(PhysOrg.com) -- Borrowing computing power from idle sources will help geneticists sidestep the multimillion-dollar cost of reconstituting the flood of data produced by next-generation genome-sequencing machines.
A team of computer scientists from the University of Wisconsin-Madison and the University of Maryland recently assembled a full human genome from millions of pieces of data — stepping up from commonly assembled genomes several orders of magnitude less complex — and they did it without a big-ticket supercomputer.
Genome-sequencing machines now read at a dizzying rate the molecules that make up DNA, shrinking the time required to spell out a bacteria genome from weeks to hours. The cost comes in analyzing the data.
"You have lots of data being produced by sequencing machines, and the only solution for assembly is to maintain a very expensive computing cluster dedicated to this process," says Mihai Pop, computer science professor at Maryland's Center for Bioinformatics and Computational Biology.
To quickly read through DNA, sequencers chop a strand into sections just tens or hundreds of base pairs long.
"It produces very cheap but very poorly sequenced data," says David Schwartz, a UW-Madison genetics professor and director of the Laboratory for Molecular and Computational Genomics. "You've got a pile of short sequences, but you don't know the order they should fit back together."
Pop has been trying to fit the pieces back together for a decade.
"After sequencing, it's like having this huge jigsaw puzzle, but you don't actually have that picture on the box that shows you what you're trying to reconstruct," Pop says. "And there are a lot of sky regions. And a lot of the pieces will fit in more than one place."
Until Pop and fellow Maryland professor Michael Schatz brought their "Contrail" assembly software to UW-Madison's Center for High Throughput Computing, the popular working genome assemblers — such as one called Velvet at the European Bioinformatics Institute — were reconstituting bacteria genomes that measure in the thousands of base pairs. The human genome contains more than 3 billion pairs.
Schwartz' work in optical mapping of genomes helped identify the puzzle shapes that should fit together.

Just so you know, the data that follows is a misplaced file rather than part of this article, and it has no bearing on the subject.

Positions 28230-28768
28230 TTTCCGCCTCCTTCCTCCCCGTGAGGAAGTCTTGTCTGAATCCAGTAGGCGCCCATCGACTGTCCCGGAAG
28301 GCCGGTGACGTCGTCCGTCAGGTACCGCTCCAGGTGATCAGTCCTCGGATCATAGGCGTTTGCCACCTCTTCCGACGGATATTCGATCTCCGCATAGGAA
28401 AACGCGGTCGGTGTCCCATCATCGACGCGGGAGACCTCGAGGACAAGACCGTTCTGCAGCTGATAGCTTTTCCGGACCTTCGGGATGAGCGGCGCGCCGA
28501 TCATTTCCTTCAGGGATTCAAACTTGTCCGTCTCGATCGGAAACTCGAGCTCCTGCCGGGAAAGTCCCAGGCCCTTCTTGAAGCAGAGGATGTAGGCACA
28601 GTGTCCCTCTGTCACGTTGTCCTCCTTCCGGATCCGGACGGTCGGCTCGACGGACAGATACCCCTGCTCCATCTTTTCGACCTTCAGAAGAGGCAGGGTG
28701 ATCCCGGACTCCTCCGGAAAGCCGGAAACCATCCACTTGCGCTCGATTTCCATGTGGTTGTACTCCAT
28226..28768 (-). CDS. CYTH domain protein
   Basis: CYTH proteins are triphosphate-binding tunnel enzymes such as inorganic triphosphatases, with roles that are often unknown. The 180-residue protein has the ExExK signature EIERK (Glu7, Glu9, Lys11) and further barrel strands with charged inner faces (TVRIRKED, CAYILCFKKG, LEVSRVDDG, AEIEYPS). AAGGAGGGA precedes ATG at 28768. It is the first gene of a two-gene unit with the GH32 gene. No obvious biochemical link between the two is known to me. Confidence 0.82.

"He can give us a map of where certain landmarks are in the genome, and that can help us with ordering these short sequences," Pop says.
But the computing power — measured in complexity and cost — needed to handle the mass of data far outstrips that of the sequencing machines cranking out base pairs by the billion.
"There really is no standard approach to doing this for a human genome," Pop says. "It's virtually impossible to do that on a single machine. We needed access to a large cluster."
UW-Madison had that cluster and had its own tool — called Condor, a program run by professor Miron Livny at the Center for High Throughput Computing — to manage the work of Maryland's software across a network of computers. Condor breaks up long lists of heavy computing tasks and distributes them across networked computer workstations whose intended use leaves their processors with a little or a lot of idle time.
"In the assembly, you have a very complex job workflow. You must take the data and do this analysis and that analysis, and when that analysis is done you take the results from the first two and do a third," says Todd Tannenbaum, project manager for Condor. "You have this big chain of events that need to happen, and that's what Condor does very well."
To manage both the complex workflow chain and the large data management problems, the Condor group added features of Hadoop, another distributed-computing tool adept at spreading data storage and retrieval across networks, to the mix to help haul around the billions of letters gleaned from human DNA by a sequencing machine.
"By running them together, we're able to efficiently run this biological application — efficient not just in terms of computer time, but efficient in terms of dollars," says Greg Thain, a UW-Madison systems programmer who worked closely on the effort with Condor Project graduate student Faisal Khan. "Because Condor could efficiently schedule the work, Maryland didn't have to buy a multimillion-dollar disc cluster."
And on the first successful run, they needed just four days and about 150 computer processors.
"It's two plus two equals five, if you will," Tannenbaum says. "Condor integrated with Hadoop is a software system powerful enough to tackle problems as complex as human genome assembly without the need for expensive supercomputers or dedicated special-purpose hardware, lowering the barrier of entry for labs across the country to make contributions in this important area of research."
While there is more work to do before the process can be made available to the genomic computing public, it should be flexible enough to assemble genomes on all sorts of networks, including rented computer time available from sources such as amazon.com.
"The combination of Pop and colleagues' algorithms and Miron and colleagues' computing I think really make this all work," Schwartz says. "And what I mean by making it work is making effective use out of the data to create the full picture of a genome and allow us to discern genomic differences between individuals."
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